by Jim Lobe
via IPS News
With U.S. intelligence agencies’ concluding that the Syrian government has used chemical weapons against rebel forces, the White House announced Thursday that it will increase “the scope and scale” of assistance it has been providing to the opposition, including direct support to its military arm.
In a late afternoon teleconference, President Barack Obama’s deputy national security adviser, Ben Rhodes, repeatedly declined to say whether support will include arms that the western-backed Supreme Military Council (SMC) has requested in light of recent setbacks it has suffered on the battlefield.
“We’ve heard their request, and our aim is to be responsive,” he said. “This is going to be different in both scope and scale in terms of what we have provided to the SMC…and will be aimed at strengthening [its] effectiveness.”
But Rhodes appeared to rule out direct military action, including creating a “no-fly zone” to protect the rebels or carrying out airstrikes against facilities used by the regime’s forces, whose ranks were recently bolstered by Hezbollah fighters from Lebanon.
“We have not made any decision to pursue a military operation such as a no-fly zone,” he said, as it “would carry great and open-ended costs” and would not necessarily ensure a dramatic improvement in the rebels’ situation on the ground.
“We are prepared for all contingencies, and we will make decisions on our own timeline,” he said. “Any future action we take will be consistent with our national interest and must advance our objectives.”
The White House announcement came amidst a growing sense of urgency by the opposition and their U.S. supporters, who are worried that recent battlefield successes by forces loyal to Syrian President Bashar al-Assad – notably their capture last week of the border town of Al-Qusayr close to the Lebanese border – has shifted the tide of the war in the regime’s favour.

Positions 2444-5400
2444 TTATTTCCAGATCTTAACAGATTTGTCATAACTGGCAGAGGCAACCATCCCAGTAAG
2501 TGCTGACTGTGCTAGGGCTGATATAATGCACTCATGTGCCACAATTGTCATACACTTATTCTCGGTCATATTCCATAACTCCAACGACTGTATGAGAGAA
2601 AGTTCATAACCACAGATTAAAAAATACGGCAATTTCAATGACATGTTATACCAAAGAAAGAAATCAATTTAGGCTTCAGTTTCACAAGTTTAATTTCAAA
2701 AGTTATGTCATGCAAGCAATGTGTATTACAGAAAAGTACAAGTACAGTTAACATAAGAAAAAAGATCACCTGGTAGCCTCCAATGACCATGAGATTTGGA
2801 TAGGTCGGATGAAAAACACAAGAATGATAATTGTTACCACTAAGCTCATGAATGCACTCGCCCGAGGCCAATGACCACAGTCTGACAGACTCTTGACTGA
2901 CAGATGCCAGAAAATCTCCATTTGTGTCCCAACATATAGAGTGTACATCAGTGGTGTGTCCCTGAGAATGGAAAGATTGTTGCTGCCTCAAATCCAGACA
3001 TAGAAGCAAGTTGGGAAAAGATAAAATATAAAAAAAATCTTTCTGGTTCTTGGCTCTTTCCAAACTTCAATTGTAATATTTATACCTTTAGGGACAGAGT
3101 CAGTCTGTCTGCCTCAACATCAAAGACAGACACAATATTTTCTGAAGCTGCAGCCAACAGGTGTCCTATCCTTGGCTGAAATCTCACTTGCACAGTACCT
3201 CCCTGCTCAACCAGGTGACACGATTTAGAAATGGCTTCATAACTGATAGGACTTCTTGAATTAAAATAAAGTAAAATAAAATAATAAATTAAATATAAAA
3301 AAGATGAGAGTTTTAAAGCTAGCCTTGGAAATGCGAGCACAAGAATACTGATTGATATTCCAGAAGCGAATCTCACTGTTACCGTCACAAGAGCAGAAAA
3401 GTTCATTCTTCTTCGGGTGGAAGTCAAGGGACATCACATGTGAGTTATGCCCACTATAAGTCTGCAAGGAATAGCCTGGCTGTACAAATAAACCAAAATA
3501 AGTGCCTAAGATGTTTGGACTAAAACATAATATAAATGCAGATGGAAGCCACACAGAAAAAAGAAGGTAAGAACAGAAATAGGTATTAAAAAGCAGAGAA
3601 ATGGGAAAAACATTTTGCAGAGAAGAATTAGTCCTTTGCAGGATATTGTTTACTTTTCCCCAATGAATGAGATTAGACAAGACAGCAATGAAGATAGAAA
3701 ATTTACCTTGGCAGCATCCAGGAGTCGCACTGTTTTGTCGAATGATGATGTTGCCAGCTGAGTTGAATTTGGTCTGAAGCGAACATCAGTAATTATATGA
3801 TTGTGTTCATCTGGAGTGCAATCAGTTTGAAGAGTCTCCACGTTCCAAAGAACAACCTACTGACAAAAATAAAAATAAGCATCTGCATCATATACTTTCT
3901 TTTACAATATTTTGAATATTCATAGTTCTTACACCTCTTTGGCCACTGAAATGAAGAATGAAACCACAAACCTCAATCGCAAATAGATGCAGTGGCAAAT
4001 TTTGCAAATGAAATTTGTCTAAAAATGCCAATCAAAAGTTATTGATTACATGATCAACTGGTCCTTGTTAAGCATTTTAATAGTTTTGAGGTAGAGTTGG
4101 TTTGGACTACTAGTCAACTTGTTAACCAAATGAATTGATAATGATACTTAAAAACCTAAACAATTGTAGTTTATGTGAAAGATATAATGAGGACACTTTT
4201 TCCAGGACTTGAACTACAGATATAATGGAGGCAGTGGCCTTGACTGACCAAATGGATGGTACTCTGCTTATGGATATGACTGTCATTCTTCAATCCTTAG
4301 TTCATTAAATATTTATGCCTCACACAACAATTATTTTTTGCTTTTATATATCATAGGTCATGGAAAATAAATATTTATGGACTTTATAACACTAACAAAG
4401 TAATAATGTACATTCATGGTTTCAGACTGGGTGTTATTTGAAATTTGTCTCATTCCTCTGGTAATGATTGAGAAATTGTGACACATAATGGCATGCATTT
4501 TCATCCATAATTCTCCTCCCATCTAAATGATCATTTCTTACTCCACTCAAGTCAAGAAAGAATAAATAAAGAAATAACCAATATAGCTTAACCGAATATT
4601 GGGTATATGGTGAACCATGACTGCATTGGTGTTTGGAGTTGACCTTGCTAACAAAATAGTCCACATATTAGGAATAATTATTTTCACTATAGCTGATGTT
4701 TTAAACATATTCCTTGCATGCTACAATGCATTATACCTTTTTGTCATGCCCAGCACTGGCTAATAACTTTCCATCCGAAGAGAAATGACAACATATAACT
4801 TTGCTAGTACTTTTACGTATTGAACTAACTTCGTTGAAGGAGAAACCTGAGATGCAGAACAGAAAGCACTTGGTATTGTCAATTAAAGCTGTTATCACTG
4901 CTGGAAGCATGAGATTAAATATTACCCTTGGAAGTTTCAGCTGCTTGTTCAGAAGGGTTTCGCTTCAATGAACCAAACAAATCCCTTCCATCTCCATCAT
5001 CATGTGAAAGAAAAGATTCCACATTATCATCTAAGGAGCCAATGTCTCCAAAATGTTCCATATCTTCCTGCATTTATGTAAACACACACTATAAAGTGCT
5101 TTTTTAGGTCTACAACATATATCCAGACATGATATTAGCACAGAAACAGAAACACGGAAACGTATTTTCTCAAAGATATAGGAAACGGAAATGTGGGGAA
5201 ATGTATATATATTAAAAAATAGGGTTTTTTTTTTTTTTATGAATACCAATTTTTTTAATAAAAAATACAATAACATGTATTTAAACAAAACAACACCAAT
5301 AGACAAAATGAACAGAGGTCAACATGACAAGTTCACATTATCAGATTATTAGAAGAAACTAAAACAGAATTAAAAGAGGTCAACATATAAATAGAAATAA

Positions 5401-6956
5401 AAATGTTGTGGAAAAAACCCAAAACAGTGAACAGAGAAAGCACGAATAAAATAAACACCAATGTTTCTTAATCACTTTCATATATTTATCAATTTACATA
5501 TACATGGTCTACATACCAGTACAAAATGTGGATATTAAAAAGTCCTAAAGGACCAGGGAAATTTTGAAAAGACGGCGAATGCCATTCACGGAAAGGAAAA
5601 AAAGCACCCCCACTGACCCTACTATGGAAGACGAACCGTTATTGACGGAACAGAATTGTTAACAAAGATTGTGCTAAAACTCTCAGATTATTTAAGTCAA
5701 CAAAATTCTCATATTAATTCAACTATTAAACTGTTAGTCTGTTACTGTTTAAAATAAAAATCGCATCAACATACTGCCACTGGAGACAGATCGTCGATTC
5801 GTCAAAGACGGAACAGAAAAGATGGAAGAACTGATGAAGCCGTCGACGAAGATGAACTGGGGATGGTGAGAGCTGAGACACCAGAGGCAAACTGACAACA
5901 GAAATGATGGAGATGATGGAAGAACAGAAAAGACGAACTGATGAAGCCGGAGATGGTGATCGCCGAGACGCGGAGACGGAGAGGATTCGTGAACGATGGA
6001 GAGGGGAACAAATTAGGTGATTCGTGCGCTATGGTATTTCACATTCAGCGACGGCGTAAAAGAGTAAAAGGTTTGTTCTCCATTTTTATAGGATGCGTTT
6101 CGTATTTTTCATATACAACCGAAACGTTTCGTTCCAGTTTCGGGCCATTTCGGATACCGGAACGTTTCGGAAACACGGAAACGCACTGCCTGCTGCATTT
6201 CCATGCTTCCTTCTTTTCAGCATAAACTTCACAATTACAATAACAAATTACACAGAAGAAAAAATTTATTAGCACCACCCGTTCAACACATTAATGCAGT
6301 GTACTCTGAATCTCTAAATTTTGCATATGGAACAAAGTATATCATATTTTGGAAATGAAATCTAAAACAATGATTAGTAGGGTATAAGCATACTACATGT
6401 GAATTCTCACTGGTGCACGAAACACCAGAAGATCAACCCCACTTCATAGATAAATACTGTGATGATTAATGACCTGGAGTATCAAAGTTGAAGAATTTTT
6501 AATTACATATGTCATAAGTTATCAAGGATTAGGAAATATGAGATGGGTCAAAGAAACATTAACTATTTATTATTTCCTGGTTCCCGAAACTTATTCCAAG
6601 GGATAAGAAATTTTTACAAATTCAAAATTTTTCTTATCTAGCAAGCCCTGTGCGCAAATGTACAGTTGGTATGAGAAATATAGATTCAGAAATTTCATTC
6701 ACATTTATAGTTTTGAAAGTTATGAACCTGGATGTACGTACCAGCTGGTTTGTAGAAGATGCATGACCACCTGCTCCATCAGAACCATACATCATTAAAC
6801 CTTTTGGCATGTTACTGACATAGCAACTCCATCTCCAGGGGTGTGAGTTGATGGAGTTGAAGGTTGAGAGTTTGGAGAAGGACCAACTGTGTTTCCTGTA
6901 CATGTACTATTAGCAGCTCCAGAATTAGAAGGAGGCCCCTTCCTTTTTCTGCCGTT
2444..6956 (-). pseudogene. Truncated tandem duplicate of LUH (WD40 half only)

While the administration initially described the opposition’s setbacks as tactical and unlikely to end a strategic stalemate, U.S. intelligence agencies and some independent analysts have reportedly painted a more pessimistic picture, suggesting that momentum in the nearly two-and-a-half-year-old war has moved decisively towards the regime.
The Wall Street Journal reported Thursday that top SMC commander, General Salim Idris, had sent what it called a “desperate plea” to the United States, Britain and France for anti-tank missiles, anti-aircraft weapons and hundreds of thousands of ammunition rounds.
Without such materiel, he warned, rebels may soon lose their hold on Aleppo, Syria’s second-largest city located close to the Turkish border.
Syrian army, pro-regime militias, and Hezbollah fighters have reportedly been moving into positions around Aleppo in preparation for a major assault that could deliver a decisive blow against rebel forces in the northeastern part of the country.
The White House has come under growing pressure to escalate its involvement in the conflict from providing rebel forces with humanitarian and “non-lethal” assistance, ranging from medical supplies to night-vision goggles, to providing them with direct military support, whether by military intervention or by providing the kinds of arms requested by Idris.